"Dettmann seems unconcerned about creating a strictly cohesive project and proving his talent with his usual strain of techno"
After nearly a decade, Marcel Dettmann makes his long-awaited return to the LP format with ‘Fear Of Programming’ on Dekmantel. Considering he’s one of the most influential artists in the ‘techno’ world, Dettmann’s latest album is packed with originality, unpredictable sound patterns and track progressions.
Unlike his debut ‘Dettmann‘ LP in 2010 – an album brimming with Berghain inspired grittiness, the 13 tracks on ‘Fear Of Programming‘ are extremely varied and different from each other, yet effortlessly juxtaposed, making this one of the artist’s most complete statements on his approach to sound and music production.
Such variety can symbolise a reflection on the artistic process, with its constant strive for originality and the desire to catch inspiration in its brightest moments. This same inspiration is the driving force behind ‘Fear Of Programming’ – Dettmann seems unconcerned about creating a strictly cohesive project and proving his talent with his usual strain of techno. Each track represents the honest expression of moments of inspiration caught in its purest form, and a genuine expression of Dettmann’s various sonic interests.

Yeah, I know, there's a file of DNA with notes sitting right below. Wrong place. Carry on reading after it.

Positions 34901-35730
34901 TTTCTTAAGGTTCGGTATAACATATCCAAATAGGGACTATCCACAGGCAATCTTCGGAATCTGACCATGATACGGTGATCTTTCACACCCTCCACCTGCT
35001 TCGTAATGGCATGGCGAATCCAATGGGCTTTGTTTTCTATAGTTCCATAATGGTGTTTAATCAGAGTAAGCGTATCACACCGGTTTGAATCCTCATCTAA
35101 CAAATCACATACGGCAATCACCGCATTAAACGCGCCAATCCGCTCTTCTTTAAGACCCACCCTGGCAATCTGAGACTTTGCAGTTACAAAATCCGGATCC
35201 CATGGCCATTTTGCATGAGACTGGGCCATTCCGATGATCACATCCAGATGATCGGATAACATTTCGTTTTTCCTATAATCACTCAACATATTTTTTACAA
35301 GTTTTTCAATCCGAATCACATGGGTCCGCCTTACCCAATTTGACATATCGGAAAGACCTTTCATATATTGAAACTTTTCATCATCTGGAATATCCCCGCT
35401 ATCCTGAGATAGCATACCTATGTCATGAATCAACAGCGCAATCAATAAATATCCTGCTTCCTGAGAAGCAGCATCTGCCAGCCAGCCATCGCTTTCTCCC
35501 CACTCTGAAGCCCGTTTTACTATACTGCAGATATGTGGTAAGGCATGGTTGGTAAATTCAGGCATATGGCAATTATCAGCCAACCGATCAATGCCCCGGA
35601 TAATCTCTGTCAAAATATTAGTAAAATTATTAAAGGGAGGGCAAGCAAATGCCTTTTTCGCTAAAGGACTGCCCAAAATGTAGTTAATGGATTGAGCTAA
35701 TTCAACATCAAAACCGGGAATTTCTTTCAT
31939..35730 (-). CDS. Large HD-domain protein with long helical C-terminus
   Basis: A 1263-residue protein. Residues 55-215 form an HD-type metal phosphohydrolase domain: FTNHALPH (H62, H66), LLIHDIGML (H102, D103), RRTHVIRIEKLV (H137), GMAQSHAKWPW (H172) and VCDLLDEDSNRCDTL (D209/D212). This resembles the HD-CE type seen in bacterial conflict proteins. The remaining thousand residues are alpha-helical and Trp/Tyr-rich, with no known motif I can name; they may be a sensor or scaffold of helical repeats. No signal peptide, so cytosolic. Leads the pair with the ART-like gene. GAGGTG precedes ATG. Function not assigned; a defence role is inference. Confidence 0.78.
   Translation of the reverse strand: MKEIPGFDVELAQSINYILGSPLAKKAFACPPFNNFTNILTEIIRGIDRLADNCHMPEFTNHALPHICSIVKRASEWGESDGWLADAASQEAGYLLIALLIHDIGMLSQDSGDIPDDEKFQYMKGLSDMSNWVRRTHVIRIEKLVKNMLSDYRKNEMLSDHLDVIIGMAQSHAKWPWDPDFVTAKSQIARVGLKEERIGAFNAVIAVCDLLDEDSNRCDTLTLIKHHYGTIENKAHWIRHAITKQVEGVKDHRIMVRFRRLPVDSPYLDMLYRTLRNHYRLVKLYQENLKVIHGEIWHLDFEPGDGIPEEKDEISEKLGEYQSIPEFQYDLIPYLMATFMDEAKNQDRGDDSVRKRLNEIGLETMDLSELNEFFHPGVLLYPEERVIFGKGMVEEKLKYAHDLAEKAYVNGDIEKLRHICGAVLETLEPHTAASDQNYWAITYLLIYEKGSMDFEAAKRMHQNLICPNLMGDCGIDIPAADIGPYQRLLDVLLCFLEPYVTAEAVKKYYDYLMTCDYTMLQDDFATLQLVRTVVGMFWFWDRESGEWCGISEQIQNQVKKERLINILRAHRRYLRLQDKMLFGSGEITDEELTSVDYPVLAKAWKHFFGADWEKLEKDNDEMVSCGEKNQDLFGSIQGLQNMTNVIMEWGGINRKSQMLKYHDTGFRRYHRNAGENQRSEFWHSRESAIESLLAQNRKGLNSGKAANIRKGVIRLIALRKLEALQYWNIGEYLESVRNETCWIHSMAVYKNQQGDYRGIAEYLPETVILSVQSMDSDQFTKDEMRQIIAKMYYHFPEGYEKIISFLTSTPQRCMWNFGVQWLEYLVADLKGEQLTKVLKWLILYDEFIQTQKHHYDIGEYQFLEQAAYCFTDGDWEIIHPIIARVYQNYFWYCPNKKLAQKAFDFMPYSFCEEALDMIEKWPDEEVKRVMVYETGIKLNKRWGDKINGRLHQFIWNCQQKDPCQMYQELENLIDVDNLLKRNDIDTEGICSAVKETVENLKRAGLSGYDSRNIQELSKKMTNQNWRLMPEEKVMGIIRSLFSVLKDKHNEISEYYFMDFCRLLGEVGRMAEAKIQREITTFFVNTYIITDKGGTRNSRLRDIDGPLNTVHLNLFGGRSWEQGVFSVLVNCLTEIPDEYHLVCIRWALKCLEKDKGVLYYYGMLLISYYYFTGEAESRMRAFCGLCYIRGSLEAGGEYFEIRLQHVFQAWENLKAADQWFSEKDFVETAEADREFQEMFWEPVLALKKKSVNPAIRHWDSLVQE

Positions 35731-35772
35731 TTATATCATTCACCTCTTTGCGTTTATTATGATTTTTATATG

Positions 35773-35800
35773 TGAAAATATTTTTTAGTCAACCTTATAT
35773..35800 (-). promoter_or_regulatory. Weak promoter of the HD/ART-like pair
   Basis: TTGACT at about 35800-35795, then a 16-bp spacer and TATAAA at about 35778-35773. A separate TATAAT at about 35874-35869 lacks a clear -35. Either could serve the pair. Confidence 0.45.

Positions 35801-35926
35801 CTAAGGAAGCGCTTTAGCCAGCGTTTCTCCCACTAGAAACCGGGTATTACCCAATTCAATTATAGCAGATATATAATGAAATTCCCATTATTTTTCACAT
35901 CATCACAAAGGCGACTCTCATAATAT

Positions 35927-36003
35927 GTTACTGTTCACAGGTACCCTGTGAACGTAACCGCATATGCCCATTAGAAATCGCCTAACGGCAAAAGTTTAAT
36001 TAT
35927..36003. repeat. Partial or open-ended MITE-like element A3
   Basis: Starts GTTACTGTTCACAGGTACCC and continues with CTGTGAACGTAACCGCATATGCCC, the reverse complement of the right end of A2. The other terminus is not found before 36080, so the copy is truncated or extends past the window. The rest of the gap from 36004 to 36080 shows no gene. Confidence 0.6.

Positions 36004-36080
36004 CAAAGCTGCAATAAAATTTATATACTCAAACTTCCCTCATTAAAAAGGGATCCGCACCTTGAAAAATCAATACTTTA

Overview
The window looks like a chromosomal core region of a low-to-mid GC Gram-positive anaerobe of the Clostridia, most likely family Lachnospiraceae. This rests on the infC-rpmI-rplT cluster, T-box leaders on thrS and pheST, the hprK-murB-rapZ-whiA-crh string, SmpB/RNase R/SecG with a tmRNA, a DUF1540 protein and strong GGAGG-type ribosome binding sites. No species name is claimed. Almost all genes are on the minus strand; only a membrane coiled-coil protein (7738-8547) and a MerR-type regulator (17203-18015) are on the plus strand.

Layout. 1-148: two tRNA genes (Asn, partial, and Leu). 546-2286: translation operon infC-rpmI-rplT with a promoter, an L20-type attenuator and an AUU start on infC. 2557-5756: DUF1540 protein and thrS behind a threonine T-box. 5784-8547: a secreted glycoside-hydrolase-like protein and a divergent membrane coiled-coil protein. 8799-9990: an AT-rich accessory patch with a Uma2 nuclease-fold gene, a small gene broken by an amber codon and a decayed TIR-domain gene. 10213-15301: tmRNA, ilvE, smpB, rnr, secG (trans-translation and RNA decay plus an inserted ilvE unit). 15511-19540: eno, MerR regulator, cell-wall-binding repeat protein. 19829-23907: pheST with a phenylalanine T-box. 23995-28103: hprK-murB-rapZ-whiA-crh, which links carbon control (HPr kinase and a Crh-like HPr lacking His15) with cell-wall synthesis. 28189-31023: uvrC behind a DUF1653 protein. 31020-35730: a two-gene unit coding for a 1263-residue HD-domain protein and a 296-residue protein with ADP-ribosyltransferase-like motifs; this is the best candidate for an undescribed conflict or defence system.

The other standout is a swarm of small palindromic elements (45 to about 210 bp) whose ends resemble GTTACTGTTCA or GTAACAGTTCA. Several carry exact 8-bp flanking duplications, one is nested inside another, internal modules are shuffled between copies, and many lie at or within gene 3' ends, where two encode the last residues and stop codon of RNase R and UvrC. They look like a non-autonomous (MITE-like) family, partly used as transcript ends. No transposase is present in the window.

The result is a heterogeneous collection of different styles, sound textures and influences, which accurately portray Dettman’s experimental approach to music and his eclectic interest in using sounds in the context of other art forms. Granted, it might not be the most valiant of comebacks in the scene after 10 years of “LP-silence”, but ‘Fear Of Programming’ accurately reflects the artist’s eclecticism and the outcome appears organic and thought through nonetheless.
Tracks like ‘Suffice To Predict’ and ‘Renewal Theory’ are more dance-floor friendly, featuring the bruising machinations that Dettmann’s is famous for, but also angular electronica elements and unpredictable changes in rhythm. ‘Transport’ and ‘Reverse Dreams’, on the other hand, conjure ethereal feelings and almost otherworldly sensations, inducing a sort of meditational state of mind.
Two honourable mentions go to swinging minimal melodics in ‘Water’, which features vocals by fellow Berghain resident Ryan Elliott, and closing track ‘Fear Of Programming’, that provides an unpredictable crescendo that keeps on edge, in classic Dettmann’s style.
Aside from the artist’s well-established DJ practice, the album represents a solid statement of Marcel Dettmann’s artistry and his influential position in the music scene, which spans the conventions of techno and is not afraid of experimenting. And if there is one artist who is capable and established enough to afford to experiment and do it well, that’s certainly Marcel Dettmann.
‘Fear Of Programming’ is scheduled for release 25 November. Order a copy from Dekmantel.
A2. Suffice To Predict
A3. Renewal Theory
B1. Water (Feat. Ryan Elliott)
B3. Reverse Dreams
C2. (Batteries Not Included)
C3. Picture 2020
D1. Selective Dissolution
D3. Fear Of Programming